Ileus after Surgery
What is an ileus?
An ileus is a blockage of the intestines (also called the bowel). The ileus prevents the movement of food, fluid, and gas through the intestines. The blockage is due to the lack of movement of the intestinal muscles. The intestinal tract is made up of small bowel and large bowel. The small bowel has three parts: the duodenum, the jejunum, and the ileum. The large bowel has four parts: the ascending, transverse, descending, and sigmoid colon. An ileus can occur anywhere in the intestinal tract.
What causes an ileus?
An ileus may be caused by any type of surgery, trauma, or pain medicines (such as morphine and oxycodone). A lack of activity also may cause an ileus. A chemical reaction occurs in your body causing any part of your intestines to stop working as they should.
How will my health care team know that I have an ileus?
These are the signs and symptoms of an ileus.
- Nausea and vomiting
- Stomach cramps
- Lack of bowel movements and gas
These are the tests and procedures you may need.
- Physical exam
- Daily x-rays of stomach and intestines
- Imaging studies like a CT scan. You may have to drink a liquid contrast so the doctors can see your GI tract clearly in the CT scan.
- Blood tests
How will I be treated?
- Often, you will not be allowed to eat or drink.
- Intravenous (IV) fluids will be given to keep you hydrated.
- Your electrolytes (like potassium and magnesium) will be checked with blood tests. Many times these levels drop when you cannot eat or drink. IV electrolytes will be given to keep your blood values normal.
- A nasogastric tube (NG tube) may be put in your nose. The NG tube goes through your nose, down your esophagus, and into your stomach. The NG tube is able to suck air and gastric juices out of your stomach to make you feel better. The doctors and nurses will measure the amount of liquid that comes out of the tube.
- Medicines may be given to help your intestines move as well.
- Bisacodyl suppository is a medicine inserted in your rectum to stimulate a bowel movement.
- Docusate senna is a tablet given once or twice a day to soften your stool.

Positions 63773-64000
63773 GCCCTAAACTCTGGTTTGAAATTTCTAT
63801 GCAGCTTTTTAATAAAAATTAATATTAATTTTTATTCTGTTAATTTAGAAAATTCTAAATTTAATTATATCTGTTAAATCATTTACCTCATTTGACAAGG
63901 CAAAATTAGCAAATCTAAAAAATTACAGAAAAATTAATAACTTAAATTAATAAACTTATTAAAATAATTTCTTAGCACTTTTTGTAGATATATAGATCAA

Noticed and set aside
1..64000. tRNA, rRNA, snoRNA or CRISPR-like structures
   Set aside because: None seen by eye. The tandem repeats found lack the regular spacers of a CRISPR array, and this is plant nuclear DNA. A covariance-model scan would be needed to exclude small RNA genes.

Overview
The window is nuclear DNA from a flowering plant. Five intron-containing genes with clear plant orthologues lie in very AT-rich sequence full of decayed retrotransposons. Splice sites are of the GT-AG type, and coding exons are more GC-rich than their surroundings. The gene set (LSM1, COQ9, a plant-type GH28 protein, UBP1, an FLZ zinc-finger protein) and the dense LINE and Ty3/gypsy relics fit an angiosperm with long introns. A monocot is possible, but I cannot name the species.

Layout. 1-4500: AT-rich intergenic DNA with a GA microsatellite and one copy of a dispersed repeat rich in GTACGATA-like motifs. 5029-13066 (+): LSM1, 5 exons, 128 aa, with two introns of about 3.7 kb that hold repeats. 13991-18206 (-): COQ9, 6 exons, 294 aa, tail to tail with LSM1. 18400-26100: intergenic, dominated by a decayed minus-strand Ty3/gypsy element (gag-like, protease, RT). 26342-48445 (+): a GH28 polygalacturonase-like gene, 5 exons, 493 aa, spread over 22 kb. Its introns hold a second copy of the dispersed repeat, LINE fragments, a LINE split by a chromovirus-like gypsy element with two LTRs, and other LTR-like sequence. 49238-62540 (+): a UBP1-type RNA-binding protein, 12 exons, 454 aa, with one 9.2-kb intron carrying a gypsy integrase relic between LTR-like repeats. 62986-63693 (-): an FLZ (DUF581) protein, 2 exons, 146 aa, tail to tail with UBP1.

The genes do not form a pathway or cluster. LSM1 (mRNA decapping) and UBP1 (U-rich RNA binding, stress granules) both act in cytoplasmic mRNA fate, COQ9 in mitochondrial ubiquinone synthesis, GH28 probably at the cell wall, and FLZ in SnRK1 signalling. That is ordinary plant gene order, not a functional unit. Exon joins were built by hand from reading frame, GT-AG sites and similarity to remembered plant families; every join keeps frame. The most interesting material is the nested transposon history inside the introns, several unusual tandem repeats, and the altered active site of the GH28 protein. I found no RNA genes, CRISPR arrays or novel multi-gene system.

- Miralax is a powder mixed in liquid that helps to soften your stool.
- Fleets enema is a liquid medicine inserted in your rectum to stimulate a bowel movement.
- Metoclopramide is a medicine put into your IV by the nurse to promote upper GI tract movement.
How will I know my ileus is gone?
Eating and drinking
Most often you will not be able to eat or drink anything at first. Sometimes, the doctors allow you to drink small sips of water. As your intestines begin to wake up, you will be able to start drinking small amounts of clear liquids. Slowly, you will be able to have thicker liquids and more solid food based on your surgery or injuries.
Your health care team will be watching for signs that your intestines are working. At first, your bowels will not be working. Your doctors and nurses will listen to your stomach for sounds that your intestines are waking up. Your doctors and nurses will also ask if you have passed gas or moved your bowels. When you begin to pass gas, it means your gastrointestinal system is working in a normal way again. It is normal to have a bowel movement even if you have not eaten for a few days. You may be given medicines to help you have bowel movements.
It is important to be as active as you can while you recover from your ileus. Walking around the unit and getting out of bed to sit in a chair will help your intestines to wake up. This is one of the best treatments. We understand you need rest periods during the day, but being out of bed as much as possible will help you recover.
Signs and symptoms my ileus is healed
- The doctors and nurses will hear bowel sounds when they listen to my stomach.
- Low amount of liquid coming out of NG tube.
- Passing gas.
- Having bowel movements.
- Decreased bloating, soft abdomen.
- No nausea or vomiting.
- Able to drink clear liquids without a problem.
Did I do something wrong to get an ileus?
NO! Your intestines are very sensitive to medicines used during and after surgery and inactivity. Even though all of your other organs wake up quickly after surgery, your intestines are expected to take the longest. People who develop an ileus after surgery simply do. There is little that can be done to prevent it. It simply takes time and patience for it to heal. It is important to remember that the healing time of an ileus varies from person to person.
The information provided should not be used during any medical emergency or for the diagnosis or treatment of any medical condition. A licensed physician should be consulted for diagnosis and treatment of any and all medical conditions. Call 911 for all medical emergencies. Any duplication or distribution of the information contained herein is strictly prohibited.
Last Updated: 05/05/2010
Copyright © 05/05/2010 University of Wisconsin Hospitals and Clinics Authority. All rights reserved. Produced by the Department of Nursing. HF#7013
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